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Nees, Staf

Mechelen, 02/12/1901 > Mechelen, 25/01/1965

Biografie

Nees, Staf

by Els Stevens after Koen Cosaert

When in 1901 Staf Nees was born in Mechelen, this town had developed into a place brimming over with music. At St Rombout's Cathedral the 'Ecclesia triumphans' was experiencing glorious days all the more thanks to the foundation in 1916 of the St Rombout's Choir, which at once grew into the most important cathedral choir in Belgium, the cathedral organists Oscar Depuydt and Flor Peeters firmly defining the organ scene.

At the outskirts of the town the Interdiocesan Higher Institute for Church Music was situated, better known as the Lemmens Institute. When in 1918 Van Nuffel took over the helm from Aloys Desmet he managed to give this school a new zeal by the appointment of a number of young teachers such as Henri Durieux, Marinus de Jong, Flor Peeters and also Staf Nees. Since 1892 the municipal carilloneur Jef Denyn enticed quite a lot of spectators to come to Mechelen for his evening concerts.

Already before 1914 Staf Nees manifested a growing interest for the carillon, in Mechelen personified by the carilloneur Jef Denyn. At the outbreak of the First World War, however, the latter fled with his family to Tunbridge Wells in England, thus delaying Nees's carillon studies to the year 1919.

At that point Nees had been studying at the Lemmens Institute for three years, his teachers being Jules Van Nuffel, Lodewijk Mortelmans and Oscar Depuydt. In 1922 he obtained the Lemmens-Tinel Prize magna cum laude. At once he was appointed as organist of the Hanswijk church and also as conductor of the choir and orchestra of the Edgar Tinel Royal Art Society. Concurrently that same year he became both student and teacher at the newly founded carillon school of Denyn, then located at the Wool Market. In 1924 Nees and Lefévere were the first graduates to take the Laureate Degree of the Mechelen Carillon School.

As he had completed his carillon studies, Nees now had time to further develop his career as a music pedagogue. At the Lemmens Institute he taught harmony and chorale, a lifelong position he held unvaryingly, just like he did with his other tasks, to the end of his life. In 1945 he got appointed as director of the Carillon School, which was only a confirmation of a duty he had already assumed at the death of Denyn in 1941. Among his fellow-carilloneurs Nees was one of the few professionally trained musicians, so at once he was set on a pedestal. As second director in line of the Carillon School he guaranteed the dissemination of Denyn's range of ideas.

Teaching at the Lemmens Institute for Nees meant being jointly responsible for the further development of liturgical music in the Belgian Catholic Church. This is actually the reason why Nees's compositional oeuvre mainly consists of vocal music. Along with Jules Van Nuffel and his colleagues Flor Peeters, Marinus de Jong and Jules Vijverman he formed the so-called Mechelen school. The style of this school is strongly influenced by Gregorian music, in fact in accordance with one of the prime objectives of the Lemmens Institute at its foundation in 1879, fully in the spirit of the Motu proprio.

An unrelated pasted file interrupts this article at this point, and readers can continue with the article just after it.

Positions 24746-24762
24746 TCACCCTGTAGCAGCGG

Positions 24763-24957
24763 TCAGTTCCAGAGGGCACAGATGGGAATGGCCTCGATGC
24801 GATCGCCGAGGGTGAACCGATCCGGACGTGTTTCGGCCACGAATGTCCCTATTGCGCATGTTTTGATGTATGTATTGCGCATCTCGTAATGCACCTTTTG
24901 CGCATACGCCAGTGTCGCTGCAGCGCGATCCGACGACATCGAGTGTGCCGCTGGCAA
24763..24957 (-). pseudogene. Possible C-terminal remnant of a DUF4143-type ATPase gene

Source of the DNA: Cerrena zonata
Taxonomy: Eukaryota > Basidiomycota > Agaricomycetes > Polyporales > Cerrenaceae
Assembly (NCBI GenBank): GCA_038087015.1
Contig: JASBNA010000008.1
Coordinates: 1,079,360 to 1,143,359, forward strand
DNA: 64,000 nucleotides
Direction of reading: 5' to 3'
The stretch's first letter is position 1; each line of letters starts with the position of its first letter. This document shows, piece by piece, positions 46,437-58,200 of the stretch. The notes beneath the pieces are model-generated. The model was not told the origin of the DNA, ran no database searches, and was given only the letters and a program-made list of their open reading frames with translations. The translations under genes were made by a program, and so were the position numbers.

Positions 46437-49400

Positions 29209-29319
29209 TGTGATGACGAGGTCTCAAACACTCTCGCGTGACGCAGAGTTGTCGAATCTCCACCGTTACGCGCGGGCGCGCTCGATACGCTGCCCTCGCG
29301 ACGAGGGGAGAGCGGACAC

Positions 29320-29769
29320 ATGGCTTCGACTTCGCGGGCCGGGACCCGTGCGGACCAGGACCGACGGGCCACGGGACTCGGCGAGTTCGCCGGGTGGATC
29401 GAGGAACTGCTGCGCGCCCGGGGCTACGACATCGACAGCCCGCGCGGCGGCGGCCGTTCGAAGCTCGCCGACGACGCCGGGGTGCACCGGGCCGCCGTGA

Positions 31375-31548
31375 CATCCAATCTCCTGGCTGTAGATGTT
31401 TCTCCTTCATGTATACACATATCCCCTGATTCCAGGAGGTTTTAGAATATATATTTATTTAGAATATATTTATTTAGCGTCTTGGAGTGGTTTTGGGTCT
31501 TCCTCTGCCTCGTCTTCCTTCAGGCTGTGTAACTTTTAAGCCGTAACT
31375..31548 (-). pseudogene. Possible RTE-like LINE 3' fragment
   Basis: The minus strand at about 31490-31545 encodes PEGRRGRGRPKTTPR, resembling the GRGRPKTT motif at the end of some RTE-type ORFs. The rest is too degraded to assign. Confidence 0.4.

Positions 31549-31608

In Staf Nees's oeuvre the motet takes a prominent position: he composed some sixty motets in diverse casts. In keeping with the tradition of Mendelssohn's romantic oratorio Nees also composed two large oratorios: Simon (1935) and Maria (1938). His commitment to the choral world also brought about a number of brilliant choral compositions including Musica (1932) for six-part mixed choir on a text by L. Lambrechts. In addition he composed some 80 songs.

Instrumental music only constituted a minor part of Nees's oeuvre. For decades on end virtually each Sunday he played the organ in the Hanswijk church, and yet he barely wrote some ten small works for organ. Though he was an excellent pianist too, Nees likewise showed but little interest in composing for this instrument. His legacy contains only a foursome short piano pieces. With his music for carillon, however, Nees broke new grounds as a pioneer. He extended the repertoire with 44 new compositions, including 8 Preludes, 4 Fantasias, 4 Dances and 3 Variations.

When in 1922 Nees composed his first work for carillon, there was hardly any original contemporary music for this instrument. Some composers, such as Jef van Hoof and Paul Gilson, had been invited by Denyn to enrich the carillon repertoire with new works, but this initiative had not really been successful due to the enormous gap between the style of professional composers and the limitations in carillon playing techniques existing then, the instrument having lost its valuable musical status during the 19th century and belonging to folklore ever since. In order to boost the prestige of the carillon, Staf Nees opted for a repertoire that bore close resemblance to the traditional forms and styles of the leading instruments.

Until his death in 1965 he remained one of the most prolific composers for carillon. At the time he started composing, his sole example consisted of Denyn's few, rather improvisational preludes. Nees stimulated the birth of a more contemporary style of writing for the carillon and also thanks to the composition contests he organised from the fifties onwards he substantially enlarged the repertoire. Later he introduced his method and principles to friends and colleagues like Gaston Feremans, Arthur Meulemans, Jef Rottiers, Jos Lerinckx and plenty of students at the Mechelen Carillon School.

© Studiecentrum voor Vlaamse Muziek vzw - Els Stevens after Koen Cosaert (translation: Jo Sneppe)